Before and After Resume - from common clone to distinguished candidate

I continue to be dismayed by how generic most "before" resumes sound. I am pretty sure it comes from copying and pasting statements from job postings or position descriptions. (One tip-off is that sometimes people leave these statements in the 3rd person, as in "(s'he) liaises with vendors regarding quality issues." Resume content is generally written in the 1st person as in "(I) liaise with..." NB - the pronoun she, he or I is implied in bulleted statements.)

And so, because 99.9% (okay, maybe 90%) of job applicants do precisely this - copy and paste statements from the job postings - everyone reads like a bunch of clones. How boring for recruiters and no wonder they give most resumes a 7-second scan!

What, you may be asking, can one do? How does one throw in enough of those "key words and key phrases" that are key to landing an interview? Well, the key words and phrases are only part of the duo that's instrumental to landing an interview. The other half is all about communicating value, and actually, these go nicely hand in hand.

Take a recent quality assurance client (let's call him Jim). What Jim didn't have on his resume were  specifics that speak to his value, for example, having been selected to conduct a quality audit on a 50,000 sq. ft. manufacturing plant in another country. That provided an ideal opportunity to integrate key words without resorting to the position description/job posting bullets!

That's one tactic to demonstrating the value you bring while incorporating those pesky key words. You can tie the two together by citing that you were selected for that audit project because of your skills in (and list these), because you had provided an outstanding report on an internal audit (from Jim's perspective), because you'd scored expectionally well in a quailty training course. The reasons could be many, and it's this level of customization to your actual experience that makes your resume interesting to read, aligns your skills with the position's needs, and tells the recruiter that you're a viable new hire prospect.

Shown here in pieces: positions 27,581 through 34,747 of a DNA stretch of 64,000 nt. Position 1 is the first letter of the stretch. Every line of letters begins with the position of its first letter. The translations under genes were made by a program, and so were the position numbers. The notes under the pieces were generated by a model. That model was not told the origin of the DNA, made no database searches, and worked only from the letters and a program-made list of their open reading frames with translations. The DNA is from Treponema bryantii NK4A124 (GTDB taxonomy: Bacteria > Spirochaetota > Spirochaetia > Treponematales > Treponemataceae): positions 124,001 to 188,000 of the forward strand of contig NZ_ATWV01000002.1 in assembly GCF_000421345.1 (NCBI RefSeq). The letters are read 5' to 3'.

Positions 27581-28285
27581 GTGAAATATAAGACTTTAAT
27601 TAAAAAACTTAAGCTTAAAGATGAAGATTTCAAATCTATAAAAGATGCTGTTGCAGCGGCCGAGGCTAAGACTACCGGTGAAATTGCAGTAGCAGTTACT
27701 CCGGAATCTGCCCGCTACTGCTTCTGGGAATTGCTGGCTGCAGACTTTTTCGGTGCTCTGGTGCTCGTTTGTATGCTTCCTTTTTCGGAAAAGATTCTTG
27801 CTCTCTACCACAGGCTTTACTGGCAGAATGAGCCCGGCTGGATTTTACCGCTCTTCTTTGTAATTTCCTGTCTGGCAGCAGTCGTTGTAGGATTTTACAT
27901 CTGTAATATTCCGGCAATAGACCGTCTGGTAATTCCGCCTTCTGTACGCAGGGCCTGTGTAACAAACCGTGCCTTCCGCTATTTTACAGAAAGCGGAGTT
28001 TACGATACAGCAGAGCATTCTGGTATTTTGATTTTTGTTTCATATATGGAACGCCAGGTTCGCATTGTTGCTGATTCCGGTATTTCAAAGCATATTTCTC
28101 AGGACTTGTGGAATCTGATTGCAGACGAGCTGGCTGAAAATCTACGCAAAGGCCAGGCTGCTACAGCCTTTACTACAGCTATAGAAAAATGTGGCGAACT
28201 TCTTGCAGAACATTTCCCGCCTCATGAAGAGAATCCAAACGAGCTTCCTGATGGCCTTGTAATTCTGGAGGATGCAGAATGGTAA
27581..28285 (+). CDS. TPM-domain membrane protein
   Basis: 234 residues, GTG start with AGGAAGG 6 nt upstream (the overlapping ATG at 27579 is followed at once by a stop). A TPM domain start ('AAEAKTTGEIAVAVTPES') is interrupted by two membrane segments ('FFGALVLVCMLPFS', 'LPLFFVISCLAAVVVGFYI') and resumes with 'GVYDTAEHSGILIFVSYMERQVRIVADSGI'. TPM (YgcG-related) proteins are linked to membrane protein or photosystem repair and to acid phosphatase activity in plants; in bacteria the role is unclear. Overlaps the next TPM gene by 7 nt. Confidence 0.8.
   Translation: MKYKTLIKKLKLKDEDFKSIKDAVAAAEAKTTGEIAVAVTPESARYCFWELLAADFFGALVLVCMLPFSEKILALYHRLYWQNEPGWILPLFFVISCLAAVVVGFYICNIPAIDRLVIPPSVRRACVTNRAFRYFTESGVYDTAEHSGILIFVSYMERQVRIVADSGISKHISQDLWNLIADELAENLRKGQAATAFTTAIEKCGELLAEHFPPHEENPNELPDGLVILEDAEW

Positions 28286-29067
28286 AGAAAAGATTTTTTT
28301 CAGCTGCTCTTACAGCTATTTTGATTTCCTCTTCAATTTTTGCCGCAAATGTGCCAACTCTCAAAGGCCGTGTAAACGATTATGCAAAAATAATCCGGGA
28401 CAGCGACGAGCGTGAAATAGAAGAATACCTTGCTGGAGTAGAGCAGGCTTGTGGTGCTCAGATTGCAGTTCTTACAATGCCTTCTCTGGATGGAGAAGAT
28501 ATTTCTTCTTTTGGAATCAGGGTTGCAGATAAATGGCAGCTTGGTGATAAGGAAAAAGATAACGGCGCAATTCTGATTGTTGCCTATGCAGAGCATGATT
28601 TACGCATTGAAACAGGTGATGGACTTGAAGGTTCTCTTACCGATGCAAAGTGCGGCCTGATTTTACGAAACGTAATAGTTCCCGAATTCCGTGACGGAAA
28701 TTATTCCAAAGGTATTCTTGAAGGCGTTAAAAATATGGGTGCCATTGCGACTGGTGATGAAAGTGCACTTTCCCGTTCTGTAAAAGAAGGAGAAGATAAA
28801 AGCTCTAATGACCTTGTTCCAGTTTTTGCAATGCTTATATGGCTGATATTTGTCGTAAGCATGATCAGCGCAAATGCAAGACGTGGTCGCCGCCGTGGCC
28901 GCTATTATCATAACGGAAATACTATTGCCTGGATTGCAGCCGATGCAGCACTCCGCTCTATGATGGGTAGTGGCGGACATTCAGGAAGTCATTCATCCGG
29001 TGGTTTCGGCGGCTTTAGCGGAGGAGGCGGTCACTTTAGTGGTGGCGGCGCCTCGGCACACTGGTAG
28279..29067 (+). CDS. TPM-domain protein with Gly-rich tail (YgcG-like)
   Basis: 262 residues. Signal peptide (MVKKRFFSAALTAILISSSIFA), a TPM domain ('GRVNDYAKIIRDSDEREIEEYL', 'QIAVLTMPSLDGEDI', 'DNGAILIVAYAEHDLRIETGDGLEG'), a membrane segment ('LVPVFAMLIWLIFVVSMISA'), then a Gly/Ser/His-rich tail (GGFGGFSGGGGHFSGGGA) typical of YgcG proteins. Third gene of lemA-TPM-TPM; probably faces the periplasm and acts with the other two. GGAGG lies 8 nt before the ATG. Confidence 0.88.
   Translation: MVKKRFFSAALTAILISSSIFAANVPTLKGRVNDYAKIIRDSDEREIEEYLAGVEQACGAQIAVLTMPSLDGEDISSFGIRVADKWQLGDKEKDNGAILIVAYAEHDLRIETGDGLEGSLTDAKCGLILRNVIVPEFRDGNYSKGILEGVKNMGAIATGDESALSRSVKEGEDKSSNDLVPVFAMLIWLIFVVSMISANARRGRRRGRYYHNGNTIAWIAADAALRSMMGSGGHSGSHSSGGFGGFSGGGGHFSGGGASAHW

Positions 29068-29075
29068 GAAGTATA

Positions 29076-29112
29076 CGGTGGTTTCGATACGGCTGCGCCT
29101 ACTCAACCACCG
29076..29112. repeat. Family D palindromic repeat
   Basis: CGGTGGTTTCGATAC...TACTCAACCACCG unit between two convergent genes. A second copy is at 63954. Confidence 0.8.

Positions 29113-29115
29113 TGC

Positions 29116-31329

Now it's your turn. Challenge yourself to pull in specific-to-you projects, assignments, recognition, secondments, training opportunities, mentorship ... something from your work history that will allow you to combine a statement of value and of skills (as the key words and phrases are generally hard skills that are quite specific to that position).

In this way you'll customize or personalize your resume and distinguish yourself from the long line of resume-clones!

 

 

Rescuing the "ho-hum" resume

Sometimes I am at a loss how to convey to a person, someone who is used to seeing the same dull, non-strategic, ho-hum resume content in all resumes, that a resume can be an interesting read, a dynamic piece of writing, an influential document.

This quote inspired today's blog. I can't begin to count the number of times a potential client has claimed "I'd write my own resume but I just don't have the time." Not the writing skill, not the knowledge, not the ability to compose meaningful and strategic content, but time alone.